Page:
Eat Local. Shop at a Farmers’ Market. Buy a CSA. Enjoy a Simple Roasted Roots Recipe
In Arizona where the Southwest Institute of Healing Art (SWIHA) campus is located and where I live, many of the local farmers’ markets will be re-opening for the season after our “dry heat, hot summer”. Fortunately, we do have a few farmers whose produce is available during the summer, so I’ve been having fun shopping from a few farmers for our Whole Foods Cooking Classes at SWIHA this summer.
4 Great Reasons to Eat Local
- Locally grown produce is fresher, tastes better and lasts longer.. Most produce in conventional grocer stores is picked well before it's ready to be picked. Some of the methods used to ripen the food in warehouses and in trucks include methane gas. Food that is allowed to ripen on the vine absorbs many of the flavors and nutrients they are intended to. Local produce shortens the path traditionally traveled from farm to table and the result is better tasting more nutrient dense food.
- Eating local keeps us in touch with the seasons.. When we eat foods that are at their peak taste, most abundantly available and grow where we live are generally what our body needs at time of the year. For instance, when it’s summer-time, much of the available food, like strawberries and watermelon tends to be light, water-rich and cooling.
- Support your local economy. When you buy local it creates a local need for the product or service and to fill that need, local jobs. This means that we are keeping that money that would be sent other places in the community and helping each other. Shopping at your local farmers’ market or joining a CSA (Community Supported Agriculture) is a great way to start buying and supporting local businesses.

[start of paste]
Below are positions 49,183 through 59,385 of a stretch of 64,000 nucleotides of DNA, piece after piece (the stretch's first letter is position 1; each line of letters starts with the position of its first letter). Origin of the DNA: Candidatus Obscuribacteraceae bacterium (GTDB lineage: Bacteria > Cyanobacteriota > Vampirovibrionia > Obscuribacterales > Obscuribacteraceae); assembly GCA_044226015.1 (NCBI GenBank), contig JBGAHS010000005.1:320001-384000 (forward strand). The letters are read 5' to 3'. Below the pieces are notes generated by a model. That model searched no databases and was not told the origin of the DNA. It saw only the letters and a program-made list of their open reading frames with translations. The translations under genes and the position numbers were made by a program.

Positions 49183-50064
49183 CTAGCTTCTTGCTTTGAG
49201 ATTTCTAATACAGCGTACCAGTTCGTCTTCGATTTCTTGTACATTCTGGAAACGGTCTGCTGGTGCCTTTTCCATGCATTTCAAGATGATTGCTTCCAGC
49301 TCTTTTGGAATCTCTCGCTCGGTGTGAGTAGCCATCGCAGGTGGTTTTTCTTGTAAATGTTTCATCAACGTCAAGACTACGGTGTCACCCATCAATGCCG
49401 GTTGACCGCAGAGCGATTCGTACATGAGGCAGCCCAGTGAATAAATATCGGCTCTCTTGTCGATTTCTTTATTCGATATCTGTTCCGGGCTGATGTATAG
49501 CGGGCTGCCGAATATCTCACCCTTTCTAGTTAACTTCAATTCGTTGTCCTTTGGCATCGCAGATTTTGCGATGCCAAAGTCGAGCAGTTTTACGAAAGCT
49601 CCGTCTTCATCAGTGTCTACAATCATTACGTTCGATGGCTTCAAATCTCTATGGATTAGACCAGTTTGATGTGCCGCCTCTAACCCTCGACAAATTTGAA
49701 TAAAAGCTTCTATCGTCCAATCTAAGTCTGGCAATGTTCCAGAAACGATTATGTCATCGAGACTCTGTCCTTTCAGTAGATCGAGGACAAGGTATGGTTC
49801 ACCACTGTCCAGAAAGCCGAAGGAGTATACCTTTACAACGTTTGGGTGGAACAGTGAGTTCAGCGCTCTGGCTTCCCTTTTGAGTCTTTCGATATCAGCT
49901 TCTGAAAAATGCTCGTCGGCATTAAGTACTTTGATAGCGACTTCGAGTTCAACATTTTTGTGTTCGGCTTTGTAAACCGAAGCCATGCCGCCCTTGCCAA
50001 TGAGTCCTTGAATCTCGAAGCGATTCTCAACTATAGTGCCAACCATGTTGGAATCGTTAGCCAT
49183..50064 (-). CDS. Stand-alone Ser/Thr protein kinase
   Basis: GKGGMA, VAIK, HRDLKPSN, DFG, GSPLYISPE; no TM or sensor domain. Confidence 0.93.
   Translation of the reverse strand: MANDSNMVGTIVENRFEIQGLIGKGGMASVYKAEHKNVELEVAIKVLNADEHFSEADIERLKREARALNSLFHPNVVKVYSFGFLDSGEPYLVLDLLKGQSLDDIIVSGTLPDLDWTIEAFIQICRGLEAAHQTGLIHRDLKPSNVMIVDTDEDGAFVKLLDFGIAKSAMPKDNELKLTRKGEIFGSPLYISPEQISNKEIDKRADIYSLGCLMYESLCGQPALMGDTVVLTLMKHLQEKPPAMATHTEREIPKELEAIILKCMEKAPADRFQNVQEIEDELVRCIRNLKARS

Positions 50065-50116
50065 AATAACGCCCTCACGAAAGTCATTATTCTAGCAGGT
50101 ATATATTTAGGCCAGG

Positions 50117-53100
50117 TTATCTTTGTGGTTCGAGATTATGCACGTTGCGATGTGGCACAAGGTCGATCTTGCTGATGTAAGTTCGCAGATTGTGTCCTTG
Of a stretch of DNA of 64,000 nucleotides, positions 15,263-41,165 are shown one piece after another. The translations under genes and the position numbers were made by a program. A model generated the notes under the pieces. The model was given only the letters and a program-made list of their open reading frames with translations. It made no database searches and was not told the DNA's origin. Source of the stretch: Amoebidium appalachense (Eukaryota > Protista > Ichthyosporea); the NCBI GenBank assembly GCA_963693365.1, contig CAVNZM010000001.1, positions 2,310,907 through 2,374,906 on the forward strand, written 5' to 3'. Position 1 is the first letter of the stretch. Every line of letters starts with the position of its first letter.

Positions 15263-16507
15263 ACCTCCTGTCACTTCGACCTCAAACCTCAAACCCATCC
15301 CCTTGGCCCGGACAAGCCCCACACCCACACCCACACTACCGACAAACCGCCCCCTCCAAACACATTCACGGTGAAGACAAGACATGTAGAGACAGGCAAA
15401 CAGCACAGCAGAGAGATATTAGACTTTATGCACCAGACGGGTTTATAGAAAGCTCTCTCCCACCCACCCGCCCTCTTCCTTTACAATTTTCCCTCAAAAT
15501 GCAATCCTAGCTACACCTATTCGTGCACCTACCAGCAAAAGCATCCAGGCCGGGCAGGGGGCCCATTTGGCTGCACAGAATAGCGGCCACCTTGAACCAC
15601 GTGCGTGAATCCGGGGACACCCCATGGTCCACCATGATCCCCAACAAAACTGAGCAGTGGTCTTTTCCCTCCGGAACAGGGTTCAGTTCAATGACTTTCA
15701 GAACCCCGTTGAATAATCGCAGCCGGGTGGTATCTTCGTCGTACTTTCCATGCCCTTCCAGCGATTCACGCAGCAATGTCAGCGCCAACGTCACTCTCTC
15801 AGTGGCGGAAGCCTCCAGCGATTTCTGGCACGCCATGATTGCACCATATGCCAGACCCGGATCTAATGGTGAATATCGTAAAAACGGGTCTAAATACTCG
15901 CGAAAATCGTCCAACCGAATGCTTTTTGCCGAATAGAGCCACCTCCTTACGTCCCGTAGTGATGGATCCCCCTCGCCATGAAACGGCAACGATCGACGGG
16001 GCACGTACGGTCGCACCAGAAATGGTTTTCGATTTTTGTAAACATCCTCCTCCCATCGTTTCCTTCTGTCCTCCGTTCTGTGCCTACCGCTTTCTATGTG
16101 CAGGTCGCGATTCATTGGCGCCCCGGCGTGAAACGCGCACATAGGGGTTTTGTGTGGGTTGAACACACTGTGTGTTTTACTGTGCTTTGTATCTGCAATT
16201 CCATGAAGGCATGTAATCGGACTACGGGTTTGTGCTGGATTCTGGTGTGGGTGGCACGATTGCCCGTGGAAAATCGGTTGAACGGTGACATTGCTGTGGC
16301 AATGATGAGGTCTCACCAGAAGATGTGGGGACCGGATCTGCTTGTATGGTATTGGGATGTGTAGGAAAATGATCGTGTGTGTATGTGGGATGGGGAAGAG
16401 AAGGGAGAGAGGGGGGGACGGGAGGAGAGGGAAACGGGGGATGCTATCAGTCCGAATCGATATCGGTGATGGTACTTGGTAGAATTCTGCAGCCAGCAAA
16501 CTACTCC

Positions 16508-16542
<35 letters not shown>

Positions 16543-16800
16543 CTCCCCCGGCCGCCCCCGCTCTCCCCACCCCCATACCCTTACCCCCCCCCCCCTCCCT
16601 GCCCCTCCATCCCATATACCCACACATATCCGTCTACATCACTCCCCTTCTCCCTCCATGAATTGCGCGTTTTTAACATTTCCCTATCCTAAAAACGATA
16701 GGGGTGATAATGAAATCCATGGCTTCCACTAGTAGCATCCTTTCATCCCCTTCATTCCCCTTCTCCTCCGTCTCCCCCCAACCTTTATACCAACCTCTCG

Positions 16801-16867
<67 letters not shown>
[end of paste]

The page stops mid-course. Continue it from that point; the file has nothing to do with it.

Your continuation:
- It’s better for environment. Did you know that food in conventional grocery stores travels an average of 1,500 miles. This is tracked as "Food Miles" and is one of the reasons our produce is heavily linked to the oil industry and contributes to air quality and pollution issues.
"With farmers markets and CSA, I’ve tried new-to-me veggies such as Purslane, striped beets, purple carrots and all kinds of leafy greens".
Find a Farmers Market Near You
As demand for locally grown fruits and vegetables has increased, so too has the number of farmers markets across the nation. After 20 years of steady increases, the number of farmers markets across the country now registered with the USDA is 8,268, compared to 1,744 in 1994. To find a local farmer’s market, visit the Local Harvest site at www.localharvest.org/farmers-markets/.
Support your local farmers by joining a CSA
Over the last two decades, CSA has become a popular way to buy local, seasonal food directly from a farmer. Here’s how it works: a farmer offers a certain number of "shares" to the public. The "share" size vary from farmer to farmer, generally consists of a box of vegetables that is enough to feed a family for a week, but other farm products, like flowers, fresh herbs, or eggs, may be included. To participate you purchase a "share membership" and in return receive a box of seasonal produce each week throughout the farming or ranching season.